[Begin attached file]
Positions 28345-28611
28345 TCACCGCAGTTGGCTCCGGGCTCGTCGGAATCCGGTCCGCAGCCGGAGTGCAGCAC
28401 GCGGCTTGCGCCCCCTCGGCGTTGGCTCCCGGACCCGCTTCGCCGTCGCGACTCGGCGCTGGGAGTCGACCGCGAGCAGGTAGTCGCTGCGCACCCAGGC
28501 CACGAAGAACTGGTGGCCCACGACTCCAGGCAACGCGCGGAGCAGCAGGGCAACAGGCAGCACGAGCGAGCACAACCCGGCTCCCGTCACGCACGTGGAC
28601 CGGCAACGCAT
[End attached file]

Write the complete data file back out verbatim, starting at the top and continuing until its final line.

Positions 28345-28611
28345 TCACCGCAGTTGGCTCCGGGCTCGTCGGAATCCGGTCCGCAGCCGGAGTGCAGCAC
28401 GCGGCTTGCGCCCCCTCGGCGTTGGCTCCCGGACCCGCTTCGCCGTCGCGACTCGGCGCTGGGAGTCGACCGCGAGCAGGTAGTCGCTGCGCACCCAGGC
28501 CACGAAGAACTGGTGGCCCACGACTCCAGGCAACGCGCGGAGCAGCAGGGCAACAGGCAGCACGAGCGAGCACAACCCGGCTCCCGTCACGCACGTGGAC
28601 CGGCAACGCAT